Answer :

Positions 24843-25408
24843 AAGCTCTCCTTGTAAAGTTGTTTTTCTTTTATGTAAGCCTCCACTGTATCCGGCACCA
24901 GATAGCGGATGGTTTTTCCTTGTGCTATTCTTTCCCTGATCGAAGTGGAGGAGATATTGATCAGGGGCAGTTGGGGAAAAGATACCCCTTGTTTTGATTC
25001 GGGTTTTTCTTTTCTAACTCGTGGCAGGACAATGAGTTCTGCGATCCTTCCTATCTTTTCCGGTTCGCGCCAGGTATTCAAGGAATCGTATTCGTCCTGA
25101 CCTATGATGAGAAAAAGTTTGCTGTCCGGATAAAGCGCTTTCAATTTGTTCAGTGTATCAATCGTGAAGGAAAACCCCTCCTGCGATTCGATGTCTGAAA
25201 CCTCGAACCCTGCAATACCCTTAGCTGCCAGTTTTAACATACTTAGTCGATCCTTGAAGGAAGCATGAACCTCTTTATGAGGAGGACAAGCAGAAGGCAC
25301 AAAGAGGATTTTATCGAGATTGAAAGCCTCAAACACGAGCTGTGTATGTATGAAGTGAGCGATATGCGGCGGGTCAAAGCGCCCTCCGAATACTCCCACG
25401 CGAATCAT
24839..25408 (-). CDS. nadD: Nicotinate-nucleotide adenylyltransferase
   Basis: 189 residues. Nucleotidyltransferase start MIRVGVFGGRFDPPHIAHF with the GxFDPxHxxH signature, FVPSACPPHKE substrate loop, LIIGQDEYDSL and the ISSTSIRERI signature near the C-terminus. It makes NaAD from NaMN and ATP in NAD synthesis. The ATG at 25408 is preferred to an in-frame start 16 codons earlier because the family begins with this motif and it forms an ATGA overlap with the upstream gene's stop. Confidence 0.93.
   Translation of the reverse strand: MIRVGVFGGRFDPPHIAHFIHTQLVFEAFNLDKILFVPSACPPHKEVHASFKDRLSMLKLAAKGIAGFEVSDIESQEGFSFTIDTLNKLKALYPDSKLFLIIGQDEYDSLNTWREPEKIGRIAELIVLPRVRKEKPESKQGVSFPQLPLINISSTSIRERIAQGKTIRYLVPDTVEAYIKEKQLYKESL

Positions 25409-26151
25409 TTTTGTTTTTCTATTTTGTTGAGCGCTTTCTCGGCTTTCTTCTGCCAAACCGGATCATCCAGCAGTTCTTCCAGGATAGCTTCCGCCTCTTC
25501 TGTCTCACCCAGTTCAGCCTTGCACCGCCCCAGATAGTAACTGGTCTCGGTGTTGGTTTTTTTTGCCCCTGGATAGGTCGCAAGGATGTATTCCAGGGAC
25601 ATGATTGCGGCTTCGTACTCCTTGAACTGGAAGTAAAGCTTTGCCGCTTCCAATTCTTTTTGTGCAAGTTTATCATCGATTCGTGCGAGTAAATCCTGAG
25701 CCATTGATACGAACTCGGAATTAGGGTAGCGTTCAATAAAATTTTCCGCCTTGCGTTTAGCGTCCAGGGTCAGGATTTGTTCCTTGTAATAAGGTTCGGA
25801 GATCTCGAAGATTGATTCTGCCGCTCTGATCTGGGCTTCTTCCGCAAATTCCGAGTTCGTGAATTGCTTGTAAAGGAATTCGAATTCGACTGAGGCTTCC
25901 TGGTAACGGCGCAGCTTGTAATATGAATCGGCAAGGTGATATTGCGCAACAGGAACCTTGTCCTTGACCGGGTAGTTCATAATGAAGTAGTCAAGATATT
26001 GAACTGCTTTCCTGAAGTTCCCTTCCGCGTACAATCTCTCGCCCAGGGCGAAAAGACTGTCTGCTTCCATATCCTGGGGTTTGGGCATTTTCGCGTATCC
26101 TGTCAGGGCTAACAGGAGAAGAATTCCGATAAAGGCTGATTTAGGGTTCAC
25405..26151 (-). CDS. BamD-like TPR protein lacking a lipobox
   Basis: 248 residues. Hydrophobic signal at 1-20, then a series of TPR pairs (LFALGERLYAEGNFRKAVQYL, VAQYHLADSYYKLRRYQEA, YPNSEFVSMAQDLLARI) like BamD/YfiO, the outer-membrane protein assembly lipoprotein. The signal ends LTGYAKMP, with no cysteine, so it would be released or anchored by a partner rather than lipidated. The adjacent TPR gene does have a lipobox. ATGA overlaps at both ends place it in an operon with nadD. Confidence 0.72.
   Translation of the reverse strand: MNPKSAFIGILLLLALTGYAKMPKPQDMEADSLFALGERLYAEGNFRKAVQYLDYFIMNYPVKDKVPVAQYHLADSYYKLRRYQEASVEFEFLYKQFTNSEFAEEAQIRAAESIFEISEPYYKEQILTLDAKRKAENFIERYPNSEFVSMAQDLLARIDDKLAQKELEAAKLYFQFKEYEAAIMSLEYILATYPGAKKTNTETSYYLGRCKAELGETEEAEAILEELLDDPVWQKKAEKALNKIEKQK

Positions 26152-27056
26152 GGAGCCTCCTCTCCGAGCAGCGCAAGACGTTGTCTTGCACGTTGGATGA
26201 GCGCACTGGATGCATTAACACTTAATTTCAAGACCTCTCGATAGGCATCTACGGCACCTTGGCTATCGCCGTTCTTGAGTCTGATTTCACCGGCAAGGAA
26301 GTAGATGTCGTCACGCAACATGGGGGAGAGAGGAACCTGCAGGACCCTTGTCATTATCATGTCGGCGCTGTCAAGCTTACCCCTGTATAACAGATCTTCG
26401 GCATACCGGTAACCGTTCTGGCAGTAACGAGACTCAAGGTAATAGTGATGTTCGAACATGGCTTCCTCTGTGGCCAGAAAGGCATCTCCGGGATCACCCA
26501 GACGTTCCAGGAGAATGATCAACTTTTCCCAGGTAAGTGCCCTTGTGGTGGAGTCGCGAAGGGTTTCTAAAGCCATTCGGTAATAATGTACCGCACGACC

HIV attaches to these CD4 cells. The virus then infects the cells and uses them as a place to multiply. In doing so, the virus destroys the ability of the infected cells to do their job in the immune system. The body then loses the ability to fight many infections. HIV is a unique human RNA virus, capable of infecting cells of the immune system. Specifically, HIV targets T helper cells (CD4 cells), leading to the eventual death of the cell. CD4 cells are vital players in the regulation of immune responses to invading microorganisms. In an untreated person, 10 billion to 100 billion new viruses are produced per day. This massive viral replication leads to a progressive loss of CD4 cells over a period of several years to as long as a decade. And destruction of CD4 cells renders a patient vulnerable to unusual opportunistic infections (OIs) that are rarely seen in healthy humans. Most patients who die from AIDS succumb to one or more infections.


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